A letter that’s been uncovered, dated Nov 29, 2004, from then Mobile Mayor Michael Dow to Joe McInnis, Director of ALDOT at the time, states “…the most advantageous location for the new bridge appears to be in the area of the existing Cochrane Bridge, just north of the Alabama Port facilities. The clear benefits of this location to the City and County of Mobile and the Alabama Port Authority are many and include the following advantages: 1) Utilizing this location would remove the height restrictions that would result from the more southerly locations and the site’s negative impact to Alabama’s port, the ship repair and shipbuilding yards, and Mobile’s exciting new cruise industry; 2) How can we build an interstate bridge directly over an active cruise port with multiple cruise ships and high-speed ferries frequenting the port daily and weekly?; 3) Equally as problematic, it has been brought to my attention that the current bridge is designed at 190 feet. The new, modern, and competitive cruise ships that Mobile is aggressively recruiting are 208 feet. This location and design relegates us to non-competitive and smaller cruise ships forever.”

Now let’s go back in time to 2006. Then Governor Bob Riley turned down a deal from the United Arab Emirates pertaining to the container terminal here in the port of Mobile. Did he turn it down because of national security concerns or maybe because 9/11 was so fresh in the minds of Alabamians or maybe because his massive tax plan that was meant to “bring Alabama into the 21st century” failed miserably? Maybe he needed that money for the major upgrades needed for the Port of Mobile, upgrades needed to facilitate the ship sizes and traffic anticipated in that deal.

During his term, Bob Riley tried to impose the largest tax increase in the state of Alabama’s history. Unfortunately for him, this plan was thwarted by the voters with a crushing defeat. Towards the end of Riley’s term, he passed a bill giving $80 million to the Port of Mobile as part of a $300 million investment into the Port’s container terminal.

One has to ask, why would Bob Riley and “investors”, invest $300 million into modifying, and moving the container terminal farther south so it could handle ships that couldn’t even make it up the Mobile ship channel at that time? It makes one wonder if the state didn’t actually turn down the United Arab Emirates back in 2006, but maybe put the project on a shelf for a later date in the future…like now.

The proposal that ALDOT has put out for bidding calls for a bridge with 215 feet of air draft clearance; that’s 215 feet from the water to the underside of the bridge. It also calls for bike lanes and observation areas. That’s right…bike lanes and observation areas.

Logic points to this being designed to accommodate larger cruise ships. That’s the only case that makes sense – only the cruise ships go up the channel past the tunnels. But that’s not all…

The legislature has changed wording in the legislation to classify waterways as roads.

With all the infrastructure needs for Alabama highways, why would the Mobile ship channel take priority over the I-10 Bay Way bridge project? What is so important about that ship channel?

Well, if you do some digging, you will find out, thanks to Riley, the container terminal has been moved and undergone major improvements to handle the large container ships. These ships are over 1000 feet long, over 150 ft wide, high as all get out, and they draw 50 feet or more of water; that is to say, at least 50 feet of the ship is under the waterline.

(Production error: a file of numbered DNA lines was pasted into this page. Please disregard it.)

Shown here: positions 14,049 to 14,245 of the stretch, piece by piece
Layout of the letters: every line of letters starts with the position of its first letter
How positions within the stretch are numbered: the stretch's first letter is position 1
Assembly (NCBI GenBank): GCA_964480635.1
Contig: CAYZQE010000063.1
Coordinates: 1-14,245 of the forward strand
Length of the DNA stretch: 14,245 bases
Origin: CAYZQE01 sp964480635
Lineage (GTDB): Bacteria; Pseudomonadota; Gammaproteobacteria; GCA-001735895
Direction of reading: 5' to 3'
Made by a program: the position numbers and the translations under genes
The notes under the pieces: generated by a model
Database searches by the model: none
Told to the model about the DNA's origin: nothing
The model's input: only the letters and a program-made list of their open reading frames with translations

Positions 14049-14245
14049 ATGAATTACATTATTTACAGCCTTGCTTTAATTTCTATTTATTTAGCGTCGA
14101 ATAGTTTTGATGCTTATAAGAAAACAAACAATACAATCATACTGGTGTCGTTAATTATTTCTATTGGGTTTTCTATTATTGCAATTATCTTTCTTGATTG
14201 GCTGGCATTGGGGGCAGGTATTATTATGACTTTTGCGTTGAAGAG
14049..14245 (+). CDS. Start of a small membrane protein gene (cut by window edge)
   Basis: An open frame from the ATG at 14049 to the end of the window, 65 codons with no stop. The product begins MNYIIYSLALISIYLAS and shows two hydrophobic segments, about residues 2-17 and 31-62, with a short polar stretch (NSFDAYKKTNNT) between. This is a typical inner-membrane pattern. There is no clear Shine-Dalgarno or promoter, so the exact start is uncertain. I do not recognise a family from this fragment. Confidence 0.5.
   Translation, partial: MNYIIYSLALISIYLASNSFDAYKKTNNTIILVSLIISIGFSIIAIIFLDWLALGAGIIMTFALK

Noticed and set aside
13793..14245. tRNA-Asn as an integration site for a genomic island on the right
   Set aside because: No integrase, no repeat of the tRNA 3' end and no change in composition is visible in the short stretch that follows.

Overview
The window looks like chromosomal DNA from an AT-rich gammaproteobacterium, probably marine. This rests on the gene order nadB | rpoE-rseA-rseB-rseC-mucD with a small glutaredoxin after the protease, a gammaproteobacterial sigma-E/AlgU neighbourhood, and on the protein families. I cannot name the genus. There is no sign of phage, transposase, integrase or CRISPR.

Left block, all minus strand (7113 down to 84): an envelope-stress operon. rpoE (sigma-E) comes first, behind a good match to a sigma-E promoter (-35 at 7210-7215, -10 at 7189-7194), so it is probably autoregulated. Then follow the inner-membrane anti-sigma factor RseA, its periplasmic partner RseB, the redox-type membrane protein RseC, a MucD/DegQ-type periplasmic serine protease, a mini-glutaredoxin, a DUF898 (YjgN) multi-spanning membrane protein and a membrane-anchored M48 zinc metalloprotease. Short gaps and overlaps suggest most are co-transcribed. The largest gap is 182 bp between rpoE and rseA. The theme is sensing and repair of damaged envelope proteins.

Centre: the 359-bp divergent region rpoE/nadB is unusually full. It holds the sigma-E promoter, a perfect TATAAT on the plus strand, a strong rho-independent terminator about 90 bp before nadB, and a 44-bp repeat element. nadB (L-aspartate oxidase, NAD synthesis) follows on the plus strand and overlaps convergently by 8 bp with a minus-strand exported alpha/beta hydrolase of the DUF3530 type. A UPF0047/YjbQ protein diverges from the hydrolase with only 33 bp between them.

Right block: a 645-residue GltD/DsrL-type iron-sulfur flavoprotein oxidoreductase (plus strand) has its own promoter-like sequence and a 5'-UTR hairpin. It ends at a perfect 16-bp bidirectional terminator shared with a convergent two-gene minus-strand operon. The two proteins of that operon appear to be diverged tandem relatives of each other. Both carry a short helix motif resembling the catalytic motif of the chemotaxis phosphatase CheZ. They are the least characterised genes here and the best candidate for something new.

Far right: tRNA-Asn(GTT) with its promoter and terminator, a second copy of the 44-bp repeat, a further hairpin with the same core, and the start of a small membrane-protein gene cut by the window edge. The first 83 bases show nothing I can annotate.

So again, why does the ship channel project take priority over the I-10 Bridge Project? In order to facilitate these massive ships, you need deep water and a much wider channel. What made us really suspicious was the I-10 Bridge Project went from a simple task of coming up with matching funds for a federally funded construction project to a now whopping $2.1 billion mega project. We have to ask why?

It’s funny how the State has decided to turn this into a toll bridge project instead of sticking with the original plan of an 80/20 split with the federal government. It’s also mysterious how they have padded the cost of this project with 50 years of maintenance for the bridge.

It all boils down to this P3 partnership scheme.

Let’s look at something called “Project Pelican.”   Project Pelican was a scathing secret deal between the state of Florida, Washington politicians and the United Arab Emirates. The goal was to lease Port Canaveral in Florida for 35 years. Project Pelican was done totally behind closed doors; the public had absolutely no knowledge of it until they signed the lease making it a done deal. There were many politicians involved in this plot, including Obama, Clinton, and scores of Senators and Congressman. The signers of this lease were parties from the United Arab Emirates.

Now let’s look at the Port of Wilmington, Delaware. It has also been leased by the United Arab Emirates, but this lease was for 50 years.

The UAE company signing these leases is called Gulftainer. Gulftainer is owned by the royal family of Dubai and they control 40% of all container traffic in the Mid-East. As of now, they control 2 major ports on the East Coast of the U.S.

These deals were done in total secrecy, totally away from the public’s eyes, kind of like this deal going down here in Mobile. In fact, it’s almost identical other than Mobile has a lot more infrastructure issues to overcome, especially the bridge.

The State is making absolutely no attempt to get federal funding for this I-10 bridge project and, according to Bradley Byrne, ALDOT actually turned down federal funding. It’s almost like they don’t want the Federal government involved in it.

President Trump has publicly shown disapproval of Gulftainer’s takeovers of American ports, so how will Trump view funding for a major interstate project such as the I-10 Bridge and Bay way being provided by foreign nationals from the United Arab Emirates possibly masked behind a P3 partnership? How would they pull this off? Simple – the P3’s are investment companies.